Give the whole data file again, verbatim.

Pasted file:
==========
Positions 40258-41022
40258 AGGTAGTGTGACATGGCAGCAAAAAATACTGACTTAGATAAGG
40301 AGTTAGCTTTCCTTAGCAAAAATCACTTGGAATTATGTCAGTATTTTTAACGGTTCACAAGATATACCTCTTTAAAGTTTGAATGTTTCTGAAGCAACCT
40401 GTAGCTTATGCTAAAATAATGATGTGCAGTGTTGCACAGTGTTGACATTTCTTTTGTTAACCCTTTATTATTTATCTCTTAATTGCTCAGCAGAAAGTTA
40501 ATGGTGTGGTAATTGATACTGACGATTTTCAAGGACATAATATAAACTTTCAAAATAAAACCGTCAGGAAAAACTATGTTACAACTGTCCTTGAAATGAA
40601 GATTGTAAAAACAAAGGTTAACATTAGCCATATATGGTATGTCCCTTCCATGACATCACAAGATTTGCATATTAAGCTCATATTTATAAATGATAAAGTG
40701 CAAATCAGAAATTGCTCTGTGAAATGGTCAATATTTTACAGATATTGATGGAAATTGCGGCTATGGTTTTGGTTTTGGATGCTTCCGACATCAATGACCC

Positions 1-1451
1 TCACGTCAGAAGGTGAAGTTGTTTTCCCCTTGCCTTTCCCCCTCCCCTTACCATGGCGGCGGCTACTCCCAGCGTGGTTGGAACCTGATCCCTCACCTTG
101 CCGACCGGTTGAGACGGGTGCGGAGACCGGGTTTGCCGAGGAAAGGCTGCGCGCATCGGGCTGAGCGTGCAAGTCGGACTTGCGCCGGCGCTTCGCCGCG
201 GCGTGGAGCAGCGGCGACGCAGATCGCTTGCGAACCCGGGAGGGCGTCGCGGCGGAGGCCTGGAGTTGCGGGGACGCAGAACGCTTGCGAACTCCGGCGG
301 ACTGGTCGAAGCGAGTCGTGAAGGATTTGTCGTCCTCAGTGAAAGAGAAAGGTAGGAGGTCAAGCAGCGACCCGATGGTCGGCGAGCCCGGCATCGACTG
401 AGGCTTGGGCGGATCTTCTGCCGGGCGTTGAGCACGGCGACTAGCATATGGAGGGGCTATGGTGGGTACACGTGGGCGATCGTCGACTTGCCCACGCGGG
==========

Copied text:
Positions 40258-41022
40258 AGGTAGTGTGACATGGCAGCAAAAAATACTGACTTAGATAAGG
40301 AGTTAGCTTTCCTTAGCAAAAATCACTTGGAATTATGTCAGTATTTTTAACGGTTCACAAGATATACCTCTTTAAAGTTTGAATGTTTCTGAAGCAACCT
40401 GTAGCTTATGCTAAAATAATGATGTGCAGTGTTGCACAGTGTTGACATTTCTTTTGTTAACCCTTTATTATTTATCTCTTAATTGCTCAGCAGAAAGTTA
40501 ATGGTGTGGTAATTGATACTGACGATTTTCAAGGACATAATATAAACTTTCAAAATAAAACCGTCAGGAAAAACTATGTTACAACTGTCCTTGAAATGAA
40601 GATTGTAAAAACAAAGGTTAACATTAGCCATATATGGTATGTCCCTTCCATGACATCACAAGATTTGCATATTAAGCTCATATTTATAAATGATAAAGTG
40701 CAAATCAGAAATTGCTCTGTGAAATGGTCAATATTTTACAGATATTGATGGAAATTGCGGCTATGGTTTTGGTTTTGGATGCTTCCGACATCAATGACCC

Positions 1-1451
1 TCACGTCAGAAGGTGAAGTTGTTTTCCCCTTGCCTTTCCCCCTCCCCTTACCATGGCGGCGGCTACTCCCAGCGTGGTTGGAACCTGATCCCTCACCTTG
101 CCGACCGGTTGAGACGGGTGCGGAGACCGGGTTTGCCGAGGAAAGGCTGCGCGCATCGGGCTGAGCGTGCAAGTCGGACTTGCGCCGGCGCTTCGCCGCG
201 GCGTGGAGCAGCGGCGACGCAGATCGCTTGCGAACCCGGGAGGGCGTCGCGGCGGAGGCCTGGAGTTGCGGGGACGCAGAACGCTTGCGAACTCCGGCGG
301 ACTGGTCGAAGCGAGTCGTGAAGGATTTGTCGTCCTCAGTGAAAGAGAAAGGTAGGAGGTCAAGCAGCGACCCGATGGTCGGCGAGCCCGGCATCGACTG
401 AGGCTTGGGCGGATCTTCTGCCGGGCGTTGAGCACGGCGACTAGCATATGGAGGGGCTATGGTGGGTACACGTGGGCGATCGTCGACTTGCCCACGCGGG